Google Chrome OS is an open source, lightweight operating system that will initially be targeted at netbooks.
says Google. So the gloves are off – not content with targeting Microsoft Exchange and Office with Google Apps, the company is now going for the whole piece, client operating system included.
It’s not as new as all that, of course:
The software architecture is simple — Google Chrome running within a new windowing system on top of a Linux kernel.
says Google’s Sundar Pichai, VP Product Management. According to the release, it intends that developers will write web applications that will run in any “standards-based” browser – though I’m guessing Google will continue to use its Gears extensions which are not part of any W3C standard.
One of the interesting questions is whether Google Chrome OS will stick with these limited goals, or whether it might end up running local applications such as, say, OpenOffice, or a media and DVD player, or games. What about Adobe AIR, will it run on Chrome OS and provide offline capability? My guess, almost certainly yes.
Linux is an excellent choice for a netbook, and it’s been sad to see Windows almost take over there. The reasons seem to be lack of customer acceptance combined with sloppy releases from some OEMs more familiar with Windows. Google won’t be sloppy; but it faces many of the same challenges in winning users. Expect modest initial success, with more interesting implications for the long-term.
Google Chrome OS will run on both x86 as well as ARM chips and we are working with multiple OEMs to bring a number of netbooks to market next year.
3 thoughts on “It’s war: Google announces Chrome OS”
Isn’t this just Google Chrome for Linux?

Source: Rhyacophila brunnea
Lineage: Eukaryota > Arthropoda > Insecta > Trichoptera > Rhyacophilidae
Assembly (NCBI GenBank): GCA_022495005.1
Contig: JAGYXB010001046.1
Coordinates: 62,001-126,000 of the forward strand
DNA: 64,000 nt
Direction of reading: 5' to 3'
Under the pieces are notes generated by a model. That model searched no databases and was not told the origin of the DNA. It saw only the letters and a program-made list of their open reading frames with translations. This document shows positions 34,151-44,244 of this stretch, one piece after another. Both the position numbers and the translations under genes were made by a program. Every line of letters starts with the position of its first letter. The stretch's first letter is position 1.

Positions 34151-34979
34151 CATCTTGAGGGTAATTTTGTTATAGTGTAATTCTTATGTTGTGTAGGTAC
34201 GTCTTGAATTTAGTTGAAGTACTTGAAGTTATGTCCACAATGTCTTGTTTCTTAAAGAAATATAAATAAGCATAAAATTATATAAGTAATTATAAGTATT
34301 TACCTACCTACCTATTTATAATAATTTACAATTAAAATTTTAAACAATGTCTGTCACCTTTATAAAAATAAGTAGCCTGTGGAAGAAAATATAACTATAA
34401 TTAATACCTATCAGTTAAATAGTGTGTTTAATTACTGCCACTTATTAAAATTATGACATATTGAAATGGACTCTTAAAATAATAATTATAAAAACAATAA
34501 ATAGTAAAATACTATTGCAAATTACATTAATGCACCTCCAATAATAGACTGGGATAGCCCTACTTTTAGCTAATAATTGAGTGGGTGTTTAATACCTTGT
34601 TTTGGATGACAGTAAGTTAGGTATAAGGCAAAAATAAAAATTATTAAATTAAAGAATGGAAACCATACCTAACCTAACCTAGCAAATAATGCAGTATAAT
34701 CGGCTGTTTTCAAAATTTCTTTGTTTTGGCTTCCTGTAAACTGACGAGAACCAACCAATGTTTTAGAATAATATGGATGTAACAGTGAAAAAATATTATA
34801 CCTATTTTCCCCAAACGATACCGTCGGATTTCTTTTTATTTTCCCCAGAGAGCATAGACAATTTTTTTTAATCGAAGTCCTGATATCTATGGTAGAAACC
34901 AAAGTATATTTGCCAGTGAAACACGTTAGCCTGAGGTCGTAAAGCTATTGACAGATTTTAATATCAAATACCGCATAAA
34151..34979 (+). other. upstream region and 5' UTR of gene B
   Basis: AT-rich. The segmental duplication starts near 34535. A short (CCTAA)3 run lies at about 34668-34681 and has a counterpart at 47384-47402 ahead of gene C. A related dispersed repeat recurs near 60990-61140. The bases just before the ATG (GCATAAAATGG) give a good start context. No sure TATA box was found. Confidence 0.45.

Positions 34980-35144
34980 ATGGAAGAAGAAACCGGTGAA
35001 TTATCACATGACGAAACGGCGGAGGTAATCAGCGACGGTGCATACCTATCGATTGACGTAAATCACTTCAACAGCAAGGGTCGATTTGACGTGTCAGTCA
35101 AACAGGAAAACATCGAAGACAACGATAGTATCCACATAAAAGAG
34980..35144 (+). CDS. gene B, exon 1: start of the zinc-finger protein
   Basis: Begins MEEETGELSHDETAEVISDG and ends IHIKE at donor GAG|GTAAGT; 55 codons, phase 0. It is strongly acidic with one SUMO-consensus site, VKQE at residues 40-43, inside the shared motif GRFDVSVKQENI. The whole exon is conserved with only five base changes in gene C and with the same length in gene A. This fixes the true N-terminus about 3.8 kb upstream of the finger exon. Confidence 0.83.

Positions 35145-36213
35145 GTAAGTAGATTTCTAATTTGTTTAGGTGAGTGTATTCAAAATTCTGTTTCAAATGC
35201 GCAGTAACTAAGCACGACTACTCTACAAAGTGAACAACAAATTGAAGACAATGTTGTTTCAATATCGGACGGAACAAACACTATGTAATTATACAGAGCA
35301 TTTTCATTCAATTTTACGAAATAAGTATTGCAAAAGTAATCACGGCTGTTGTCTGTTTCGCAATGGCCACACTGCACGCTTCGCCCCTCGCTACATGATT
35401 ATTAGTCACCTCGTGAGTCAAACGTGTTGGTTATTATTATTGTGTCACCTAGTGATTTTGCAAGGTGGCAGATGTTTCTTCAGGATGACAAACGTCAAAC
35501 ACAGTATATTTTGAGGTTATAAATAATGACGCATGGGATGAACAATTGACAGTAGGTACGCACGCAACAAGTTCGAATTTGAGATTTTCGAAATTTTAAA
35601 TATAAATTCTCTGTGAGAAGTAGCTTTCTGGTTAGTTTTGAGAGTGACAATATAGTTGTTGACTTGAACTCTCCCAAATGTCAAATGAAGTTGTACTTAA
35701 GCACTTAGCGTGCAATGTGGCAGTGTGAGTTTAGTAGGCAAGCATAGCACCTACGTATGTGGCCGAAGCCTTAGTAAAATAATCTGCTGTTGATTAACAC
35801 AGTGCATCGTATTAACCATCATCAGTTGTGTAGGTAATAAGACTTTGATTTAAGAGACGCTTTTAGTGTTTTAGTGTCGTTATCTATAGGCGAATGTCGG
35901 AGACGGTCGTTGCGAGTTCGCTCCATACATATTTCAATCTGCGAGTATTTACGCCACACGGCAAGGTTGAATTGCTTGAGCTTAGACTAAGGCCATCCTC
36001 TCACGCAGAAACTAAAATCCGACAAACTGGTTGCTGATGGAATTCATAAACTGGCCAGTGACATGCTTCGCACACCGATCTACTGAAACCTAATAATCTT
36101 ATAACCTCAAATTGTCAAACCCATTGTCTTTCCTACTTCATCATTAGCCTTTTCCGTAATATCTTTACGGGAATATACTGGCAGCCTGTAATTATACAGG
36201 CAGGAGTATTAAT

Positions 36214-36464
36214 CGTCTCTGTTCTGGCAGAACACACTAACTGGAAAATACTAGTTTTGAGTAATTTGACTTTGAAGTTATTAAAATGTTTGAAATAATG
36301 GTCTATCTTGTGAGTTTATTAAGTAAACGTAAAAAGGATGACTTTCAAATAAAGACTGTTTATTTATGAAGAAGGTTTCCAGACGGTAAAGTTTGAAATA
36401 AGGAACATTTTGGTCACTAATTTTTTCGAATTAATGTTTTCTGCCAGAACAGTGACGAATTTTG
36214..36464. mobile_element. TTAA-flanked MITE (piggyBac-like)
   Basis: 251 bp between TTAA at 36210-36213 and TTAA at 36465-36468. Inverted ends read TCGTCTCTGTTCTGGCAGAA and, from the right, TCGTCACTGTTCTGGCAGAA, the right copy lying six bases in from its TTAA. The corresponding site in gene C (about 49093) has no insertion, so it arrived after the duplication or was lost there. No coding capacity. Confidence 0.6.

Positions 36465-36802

There’s a big difference between a new fancy browser for Linux and a completely new OS for rich GUI apps like Mac OS or Windows.
I think the marketing people are getting a little over excited. For netbooks though it might be all some people need.
However if the Windows Chrome browser (sorry, “OS”) is anything to go by, it won’t be widely adopted once people realise its limitations.
Most people I know with netbooks have ditched the bundled Linux ditro for Windows XP. Indeed I am running Windows 7 on an Ion nettop, why would I want some limited Google OS?
Not quite; Google says it has its own windowing system, for example. But I agree that it may still be a hard sell.
there is many uses for the chrome os. and the reason people ditch the linux netbooks for xp is that they are not familiar with the os and refuse to adapt. i am testing chrome os right now and its great for web browsing, and once they get printing in & a decent media player & people figure out how to use cloud products they will love chrome OS and its speed and easiness.
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